Among the miscellaneous records are biographical material on Edith Gregor Halpert and Samuel Halpert, works of art by Edith Gregor Halpert and other artists, artifacts, and audiovisual materials. The artifacts include wooden weather vane molds and supporting documentation as well as awards presented to Halpert. Audiovisual materials are 16-mm motion picture films of the Westinghouse Broadcasting Corporation television series, America: The Artist's Eye, produced between 1961 and 1963 in association with Jensen Productions, four copies of the Charles Sheeler episode of The Artist's Eye, and additional Sheeler footage, circa 1950. In addition, there is a sound recording of a talk on collecting given by Halpert's client, folk art collector Maxim Karolik, in 1962.
Printed matter consists of items produced by the Downtown Gallery, including exhibition catalogs, checklists, invitations, announcements, and press releases. There are also news clippings about Halpert, the Downtown Gallery, and the Edith Gregor Halpert Collection; other art-related clippings are arranged topically. Miscellaneous printed matter not produced by the Downtown Gallery includes newsletters, press releases, publications of art organizations, and reproductions of artwork. A selection of twenty-five volumes from the personal library of Edith Gregor Halpert has been retained.
The photographs series includes images of people: Edith Gregor Halpert, family, friends, also many images of her dog, Adam, and views of her country home in Newtown, Connecticut. Other photographs of people include portraits of artists, most of whom were affiliated with the Downtown Gallery. There are also photographs of works of art (with a large number of black-and-white negatives, 35-mm color slides, and glass plate negatives) and of exhibitions, of the exterior and interior of the Downtown Gallery, and of an award presented to Halpert.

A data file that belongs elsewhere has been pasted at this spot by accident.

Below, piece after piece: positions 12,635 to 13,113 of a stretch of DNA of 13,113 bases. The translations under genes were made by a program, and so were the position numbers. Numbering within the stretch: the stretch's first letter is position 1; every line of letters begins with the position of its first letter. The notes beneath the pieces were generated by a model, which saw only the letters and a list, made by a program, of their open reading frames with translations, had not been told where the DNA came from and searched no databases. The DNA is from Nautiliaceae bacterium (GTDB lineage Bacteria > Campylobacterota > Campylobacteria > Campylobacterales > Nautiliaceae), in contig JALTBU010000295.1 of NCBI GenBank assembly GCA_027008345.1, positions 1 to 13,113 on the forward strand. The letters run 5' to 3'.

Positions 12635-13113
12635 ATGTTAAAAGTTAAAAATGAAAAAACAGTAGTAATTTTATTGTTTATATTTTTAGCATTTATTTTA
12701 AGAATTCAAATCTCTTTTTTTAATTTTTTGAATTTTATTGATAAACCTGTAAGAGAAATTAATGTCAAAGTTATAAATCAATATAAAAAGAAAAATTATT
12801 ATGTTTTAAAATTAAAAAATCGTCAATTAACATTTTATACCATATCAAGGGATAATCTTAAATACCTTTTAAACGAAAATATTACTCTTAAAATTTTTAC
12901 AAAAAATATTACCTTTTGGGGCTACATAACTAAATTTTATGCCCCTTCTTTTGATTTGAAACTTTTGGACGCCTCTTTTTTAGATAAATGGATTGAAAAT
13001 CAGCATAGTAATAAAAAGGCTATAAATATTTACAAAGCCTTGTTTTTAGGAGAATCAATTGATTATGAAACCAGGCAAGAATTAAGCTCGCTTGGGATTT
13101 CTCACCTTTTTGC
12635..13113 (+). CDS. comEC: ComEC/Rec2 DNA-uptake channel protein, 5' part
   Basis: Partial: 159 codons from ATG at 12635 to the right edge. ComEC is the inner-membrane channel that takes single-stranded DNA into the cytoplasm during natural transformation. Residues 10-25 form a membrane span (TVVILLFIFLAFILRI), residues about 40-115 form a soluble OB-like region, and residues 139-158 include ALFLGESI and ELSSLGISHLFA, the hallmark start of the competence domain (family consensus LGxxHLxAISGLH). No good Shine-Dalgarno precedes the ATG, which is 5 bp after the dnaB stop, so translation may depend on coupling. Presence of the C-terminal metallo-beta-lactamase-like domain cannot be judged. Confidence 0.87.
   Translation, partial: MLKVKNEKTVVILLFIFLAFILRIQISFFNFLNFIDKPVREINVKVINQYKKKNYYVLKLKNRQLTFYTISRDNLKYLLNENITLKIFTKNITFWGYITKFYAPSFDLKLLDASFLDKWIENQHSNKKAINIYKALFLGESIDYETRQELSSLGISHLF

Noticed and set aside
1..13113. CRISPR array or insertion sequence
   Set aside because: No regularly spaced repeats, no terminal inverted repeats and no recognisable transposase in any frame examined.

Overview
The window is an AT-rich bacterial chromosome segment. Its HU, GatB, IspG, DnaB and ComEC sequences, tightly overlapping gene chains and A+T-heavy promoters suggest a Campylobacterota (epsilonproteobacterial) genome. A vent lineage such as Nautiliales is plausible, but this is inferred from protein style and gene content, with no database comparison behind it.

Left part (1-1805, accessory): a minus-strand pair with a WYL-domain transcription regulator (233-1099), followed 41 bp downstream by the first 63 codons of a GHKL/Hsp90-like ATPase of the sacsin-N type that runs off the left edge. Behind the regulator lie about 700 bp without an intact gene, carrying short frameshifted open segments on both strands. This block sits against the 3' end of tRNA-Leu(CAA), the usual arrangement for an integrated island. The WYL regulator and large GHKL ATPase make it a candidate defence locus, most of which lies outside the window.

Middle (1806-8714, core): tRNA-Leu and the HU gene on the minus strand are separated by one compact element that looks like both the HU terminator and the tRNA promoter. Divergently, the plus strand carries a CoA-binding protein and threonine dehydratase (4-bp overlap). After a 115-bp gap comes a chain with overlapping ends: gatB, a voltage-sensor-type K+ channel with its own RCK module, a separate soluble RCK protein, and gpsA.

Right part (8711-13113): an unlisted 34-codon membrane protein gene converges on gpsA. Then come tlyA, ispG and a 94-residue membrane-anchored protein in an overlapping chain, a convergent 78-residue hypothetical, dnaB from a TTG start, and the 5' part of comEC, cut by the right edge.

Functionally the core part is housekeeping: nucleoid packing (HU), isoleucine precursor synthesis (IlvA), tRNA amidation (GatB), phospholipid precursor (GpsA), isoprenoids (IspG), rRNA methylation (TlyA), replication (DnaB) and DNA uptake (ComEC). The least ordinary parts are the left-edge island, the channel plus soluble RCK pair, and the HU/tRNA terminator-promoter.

An additional item received 2016 includes an inventory of artwork in the estate of Edith Halpert at her death.
Downtown Gallery records, 1824-1974, bulk 1926-1969. Archives of American Art, Smithsonian Institution.
The microfilm of this collection has been digitized and is available online via the Archives of American Art website.
Funding for the processing, microfilming and digitization of the microfilm of this collection was provided by the Henry Luce Foundation.
NOTICE TO RESEARCHERS: Prior to publishing information regarding sales transactions, researchers are responsible for obtaining written permission from both artist and purchaser involved. If it cannot be established after a reasonable search whether an artist or purchaser is living, it can be assumed that the information may be published 60 years after the date of the sales transaction.
Berman, Avis. Pioneers in American Museums: Edith Halpert. Museum News 54, no. 2 (November/December 1975): 34-37, 61-64.
Bragazzi, Olive. The Story Behind the Rediscovery of William Harnett and John Peto by Edith Halpert and Alfred Frankenstein. American Art Journal 15, no. 3 (Spring 1984): 51-65.